Entailment is basically a semantic relation (or logical implication). If sentence A entails sentence B, it must observe that, in terms of truth value, when sentence A is true, sentence B must be also true; when sentence B is false, sentence A must also be false, and that when sentence B is true, sentence A may be true or false. The source of entailment may be lexical or syntactical. Lexical source of entailment can be shown in the example like, (a) The anarchist assassinated the emperor. (b) The emperor died. The relationship of entailment between (a) and (b) derives from the lexical relationship between assassinate and die. In some sense the meaning of assassinate contains the meaning of die. Other sources for entailment are syntactic: for example, active and passive versions of the same sentence will entail one another. Sentences below show this well: (c) The Etruscans built this tomb. (d) This tomb was built by Etruscans. 17. What is presupposition? What are presupposition triggers? Presupposition is the relation between propositions by which a presupposes b if, for a to have a truth-value, b must be true. Presupposition triggers refer to the particular words or constructions that produce presuppositions. Some of these triggers derive from (1) syntactic structure, namely, subordinate clauses, and (2) certain words, such as factive verbs, verbs of judgment, change of state verbs, etc. 18. How do you distinguish between entailment and presupposition in terms of truth values? Entailment is a relation of inclusion. Suppose there are two sentences X and Y: X: He has been to France. Y: He has been to Europe. In terms of truth values, if X is true, Y is necessarily true, e.g. If he has been to France, he must have been to Europe. If X is false, Y may be true or false, e. g. If he has not been to France, he may still have been to Europe or he has not been to Europe. If Y is true, X may be true or false, e.g. If he has been to Europe, he may or may not have been to France. If Y is false, X is false, e.g. If he has not been to Europe, he cannot have been to France. Therefore we conclude that X entails Y or Y is an entailment of X. The truth conditions that we use to judge presupposition is as follows: Suppose there are two sentences X and Y: X: John' s bike needs repairing. Y: John has a bike. If X is true, Y must be true, e.g. If John’ s bike needs repairing, John must have a bike. If X is false, Y is still true, e. g. If John’ s bike does not need repairing, John still has a bike. If Y is true, X is either true or false, e.g. If John has a bike, it may or may not need repairing. If Y is false, no truth value can be said about X, e.g. If John does not have a bike, nothing can be said about whether his bike needs repairing or not. Therefore, X presupposes Y, or Y is a presupposition of X. 19. Make a componential analysis on the following groups of words: bull, cow, calf; father, mother, son, daughter, brother, sister; kill, give, die, murder. bull= [BOVINE] & [MALE] & [ADULT) cow= [BOVINE) & [FEMALE] & [ADULT) calf = [BOVINE] & [NOT-ADULT] father = PARENT(x. y) & MALE(x) mother = PARENT(x, y) & ~ MALE (x) son = CHILD(x, y) & MALE (x) daughter = CHILD(x, y) & ~ .MALE (x)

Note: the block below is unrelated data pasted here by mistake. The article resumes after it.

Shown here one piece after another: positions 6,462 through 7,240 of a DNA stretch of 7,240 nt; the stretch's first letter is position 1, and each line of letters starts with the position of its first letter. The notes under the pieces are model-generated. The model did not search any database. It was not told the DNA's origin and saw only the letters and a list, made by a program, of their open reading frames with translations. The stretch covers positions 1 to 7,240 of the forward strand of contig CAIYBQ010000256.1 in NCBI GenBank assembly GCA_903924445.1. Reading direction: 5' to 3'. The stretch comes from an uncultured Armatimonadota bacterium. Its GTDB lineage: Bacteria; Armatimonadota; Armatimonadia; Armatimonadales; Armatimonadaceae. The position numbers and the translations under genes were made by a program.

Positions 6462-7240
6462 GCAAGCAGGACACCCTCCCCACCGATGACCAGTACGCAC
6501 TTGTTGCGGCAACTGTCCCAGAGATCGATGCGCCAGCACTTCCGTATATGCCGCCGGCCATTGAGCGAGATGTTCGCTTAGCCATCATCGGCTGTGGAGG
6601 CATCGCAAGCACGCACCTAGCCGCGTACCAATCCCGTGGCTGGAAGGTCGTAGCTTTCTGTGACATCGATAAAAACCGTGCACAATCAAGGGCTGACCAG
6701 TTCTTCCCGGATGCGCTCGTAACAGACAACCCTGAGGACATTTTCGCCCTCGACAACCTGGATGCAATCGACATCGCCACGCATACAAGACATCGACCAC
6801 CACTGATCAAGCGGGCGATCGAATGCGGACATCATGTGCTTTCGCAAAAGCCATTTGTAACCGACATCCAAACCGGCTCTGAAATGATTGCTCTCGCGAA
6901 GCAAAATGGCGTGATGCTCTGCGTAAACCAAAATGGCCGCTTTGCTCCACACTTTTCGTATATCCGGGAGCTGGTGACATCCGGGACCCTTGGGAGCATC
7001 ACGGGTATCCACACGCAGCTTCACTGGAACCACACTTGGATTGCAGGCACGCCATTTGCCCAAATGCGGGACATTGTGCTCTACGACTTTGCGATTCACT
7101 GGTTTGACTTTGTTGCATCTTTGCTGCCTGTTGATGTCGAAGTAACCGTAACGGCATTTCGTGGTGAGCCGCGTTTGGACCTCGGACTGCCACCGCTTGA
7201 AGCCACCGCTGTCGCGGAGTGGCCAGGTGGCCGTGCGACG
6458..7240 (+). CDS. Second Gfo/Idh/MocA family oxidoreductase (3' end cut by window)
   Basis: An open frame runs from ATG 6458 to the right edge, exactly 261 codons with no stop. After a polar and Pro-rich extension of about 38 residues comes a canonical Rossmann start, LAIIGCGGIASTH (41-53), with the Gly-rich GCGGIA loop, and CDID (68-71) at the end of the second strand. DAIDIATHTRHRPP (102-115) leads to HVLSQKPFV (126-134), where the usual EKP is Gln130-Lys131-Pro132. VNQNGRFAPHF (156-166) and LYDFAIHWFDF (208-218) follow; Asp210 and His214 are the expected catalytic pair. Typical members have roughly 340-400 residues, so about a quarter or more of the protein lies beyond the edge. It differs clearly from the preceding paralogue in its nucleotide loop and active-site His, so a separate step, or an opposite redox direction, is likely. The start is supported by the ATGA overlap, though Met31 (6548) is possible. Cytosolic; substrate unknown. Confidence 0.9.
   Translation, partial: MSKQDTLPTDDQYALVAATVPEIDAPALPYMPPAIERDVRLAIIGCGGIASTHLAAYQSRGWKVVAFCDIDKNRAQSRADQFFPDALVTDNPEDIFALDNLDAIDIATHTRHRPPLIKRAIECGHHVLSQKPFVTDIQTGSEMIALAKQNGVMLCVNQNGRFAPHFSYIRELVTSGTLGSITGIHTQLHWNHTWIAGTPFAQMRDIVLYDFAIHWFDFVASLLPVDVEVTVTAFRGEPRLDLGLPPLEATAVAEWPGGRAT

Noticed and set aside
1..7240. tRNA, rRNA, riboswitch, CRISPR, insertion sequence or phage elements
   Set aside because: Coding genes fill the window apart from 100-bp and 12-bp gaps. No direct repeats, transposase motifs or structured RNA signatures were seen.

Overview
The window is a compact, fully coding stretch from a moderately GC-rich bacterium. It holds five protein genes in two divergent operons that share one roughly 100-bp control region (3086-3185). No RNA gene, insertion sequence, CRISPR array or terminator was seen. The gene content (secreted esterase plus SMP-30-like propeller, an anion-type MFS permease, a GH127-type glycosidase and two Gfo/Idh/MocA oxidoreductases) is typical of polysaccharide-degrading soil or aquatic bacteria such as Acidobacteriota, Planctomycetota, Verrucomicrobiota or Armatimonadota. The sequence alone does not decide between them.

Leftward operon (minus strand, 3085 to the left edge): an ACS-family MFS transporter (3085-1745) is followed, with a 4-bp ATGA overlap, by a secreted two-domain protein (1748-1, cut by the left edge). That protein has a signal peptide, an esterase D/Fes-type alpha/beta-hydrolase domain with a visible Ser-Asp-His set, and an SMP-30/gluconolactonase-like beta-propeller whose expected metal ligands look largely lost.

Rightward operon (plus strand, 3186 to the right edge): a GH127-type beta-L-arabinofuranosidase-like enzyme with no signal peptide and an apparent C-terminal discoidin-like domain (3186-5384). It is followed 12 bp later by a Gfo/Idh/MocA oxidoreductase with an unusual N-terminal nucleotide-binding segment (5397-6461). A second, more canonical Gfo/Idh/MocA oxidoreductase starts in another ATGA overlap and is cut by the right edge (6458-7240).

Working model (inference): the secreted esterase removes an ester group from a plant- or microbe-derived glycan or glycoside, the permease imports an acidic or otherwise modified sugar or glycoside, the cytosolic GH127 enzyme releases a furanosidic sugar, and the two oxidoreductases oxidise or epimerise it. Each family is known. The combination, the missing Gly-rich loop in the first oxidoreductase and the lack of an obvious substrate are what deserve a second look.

brother = SIBUNG(x, y) & MALE (x) sister = SIBLING(x, y) & ~ MALE(x) kill = CAUSE(x,(BECOME(y,(~ AUVE(y))))) give = CAUSE(x, (~ HAVE(x, y))) die = BECOME(x,(~ AUVE(x))) murder = INTEND ( x, ( CAUSE ( x, ( BECOME (y, ( ~ ALIVE (y))))))) 20. What is predication analysis? What is a no-place, one-place, two-place, or three-place predicate? Give examples. Predication analysis is a new approach for sentential meaning analysis which is to break down the sentence into their smaller constituents: argument and predicate. The predicate is the major or pivotal element governing the argument. The argument is the logical participant. A no-place predicate is a predicate which governs no argument; a one-place predicate, one argument; a two-place predicate, two arguments; and a three-place predicate, three arguments. Respective examples are: (a) It is snowing.—(SNOW) (b) Baby is sleeping.—BABY (SLEEP) (c) John loves Mary. —JOHN, MARY (LOVE) (d) John gave Mary a book.—JOHN, MARY, BOOK (GIVE) 21. Why do we say that a meaning of a sentence is not the sum total of the meanings of all its components? The meaning of a sentence is not the sum total of the meanings of all its components because it cannot be worked out by adding up all the meanings of its constituent words. For example; (A) The dog bit the man. (B) The man bit the dog. If the meaning of a sentence were the sum total of the meanings of all its components, then the above two sentences would have the same meaning. In fact they are different in meanings. As we know, there are two aspects to sentence meaning: grammatical meaning and semantic meaning. The grammatical meanings of “the dog” and “the man” in (A) are different from the grammatical meanings of “the dog” and “the man” in (B). The meaning of a sentence is the product of both lexical and grammatical meaning. It is the product of the meaning of the constituent words and of the grammatical constructions that relate one word syntagmatically to another.